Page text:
Ciscoe waxes on making the right tree choice

Green-thumb guru Ciscoe Morris listed a few dozen of his all time favorite plants, gave pointers on planting trees and warned against placing tall tree species under power lines Friday at Clear Creek Nursery. Two hours and a few “bull tweedles” later, crowd that gathered in the Silverdale nursery had a pretty good idea of what to do, and not do, where trees are concerned.

Morris was part of Puget Sound Energy’s effort to get its message out about tree-caused power outages. Tree Line USA is typically presented as a slide show, but “the message wasn’t getting out as much as we would like,” said PSE’s Tina Melton.

About 1,600 outages a year are caused by trees. The most common tall trees wreaking havoc are the Douglas fir and poplars.

So they contacted Morris, the best-known plant-related TV and radio personality in Seattle, and he agreed to do three appearances, the latest one in Silversdale.

When selecting a tree people need to look at how tall and wide the grown tree will be, not how beautiful it is at the nursery, Morris said.

“Some trees are messy. A big-leafed maple will drop its leaves all at once,” he said, adding trees also should be proportional to the rest of the landscaping.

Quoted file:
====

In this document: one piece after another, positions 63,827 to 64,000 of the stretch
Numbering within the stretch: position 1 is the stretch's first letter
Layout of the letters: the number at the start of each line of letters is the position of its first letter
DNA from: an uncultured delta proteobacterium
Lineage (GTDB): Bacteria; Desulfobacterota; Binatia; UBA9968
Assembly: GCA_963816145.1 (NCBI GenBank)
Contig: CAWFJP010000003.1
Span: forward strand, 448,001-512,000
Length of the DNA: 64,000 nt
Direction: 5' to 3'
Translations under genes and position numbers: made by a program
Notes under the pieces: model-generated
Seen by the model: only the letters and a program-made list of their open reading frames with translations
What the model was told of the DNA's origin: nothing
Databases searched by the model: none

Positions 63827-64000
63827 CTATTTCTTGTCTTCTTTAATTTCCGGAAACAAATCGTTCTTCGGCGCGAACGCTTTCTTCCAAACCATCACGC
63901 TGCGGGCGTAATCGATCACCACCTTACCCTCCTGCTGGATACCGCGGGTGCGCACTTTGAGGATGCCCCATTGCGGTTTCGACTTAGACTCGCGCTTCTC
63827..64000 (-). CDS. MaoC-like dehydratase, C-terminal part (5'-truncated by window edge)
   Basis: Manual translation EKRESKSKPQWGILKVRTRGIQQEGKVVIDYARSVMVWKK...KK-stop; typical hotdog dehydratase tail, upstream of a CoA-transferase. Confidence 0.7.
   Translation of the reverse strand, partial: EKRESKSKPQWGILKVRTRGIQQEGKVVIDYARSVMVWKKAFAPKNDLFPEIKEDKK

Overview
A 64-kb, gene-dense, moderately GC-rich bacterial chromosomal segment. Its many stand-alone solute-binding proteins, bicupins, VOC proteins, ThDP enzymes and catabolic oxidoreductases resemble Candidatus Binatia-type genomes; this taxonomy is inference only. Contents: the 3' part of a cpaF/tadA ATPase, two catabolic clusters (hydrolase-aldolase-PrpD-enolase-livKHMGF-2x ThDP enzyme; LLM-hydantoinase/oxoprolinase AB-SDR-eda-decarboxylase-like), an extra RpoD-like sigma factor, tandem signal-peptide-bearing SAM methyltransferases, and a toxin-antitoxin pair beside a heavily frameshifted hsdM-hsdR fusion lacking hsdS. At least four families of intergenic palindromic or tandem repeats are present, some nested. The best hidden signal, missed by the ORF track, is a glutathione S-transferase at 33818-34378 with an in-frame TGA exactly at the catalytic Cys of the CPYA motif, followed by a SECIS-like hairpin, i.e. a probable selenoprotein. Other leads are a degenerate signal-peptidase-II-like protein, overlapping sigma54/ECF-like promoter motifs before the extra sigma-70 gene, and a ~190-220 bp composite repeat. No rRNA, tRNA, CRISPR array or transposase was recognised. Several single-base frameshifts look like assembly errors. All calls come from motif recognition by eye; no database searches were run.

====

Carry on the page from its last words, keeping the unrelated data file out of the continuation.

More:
Bare root trees offer a cheaper alternative to container trees. He doesn’t recommend buying the balled and burlapped trees at all.

“Soil is the name of the game. If there’s anything that’s important, it’s the soil. To test their soil, people should dig a one-foot cube and fill it with water. If it drains an inch to an inch and a half each hour, the soil is as good as gold. If not, then a layer of topsoil should be put down first.”

After the tree is planted, Morris said it’s time to mulch.

“Never let grass grow around your tree,” he said. Grass tends to be toxic to trees. While bark is the worst mulch to use, the chips from the local arborist are generally the best. But be careful, Morris warned. A woman saw an arborist trimming the trees on her street and asked for the chips. when she returned home a few hours later a huge pile of chips blocked her driveway.

Morris covered pruning and watering tips and mentioned his favorite trees. Among them are the Japanese maples, wedding cake dogwood, red twig dogwood and yellow twig dogwood. He is “enamoured with beyond all control” with the lion’s mane maple.

Intermingled with the plant tips were quips and anecdotes told in a way only Morris can.

“You know what the the definition of a plant expert is,” Morris said. “He’s the guy that’s murdered the most plants.”

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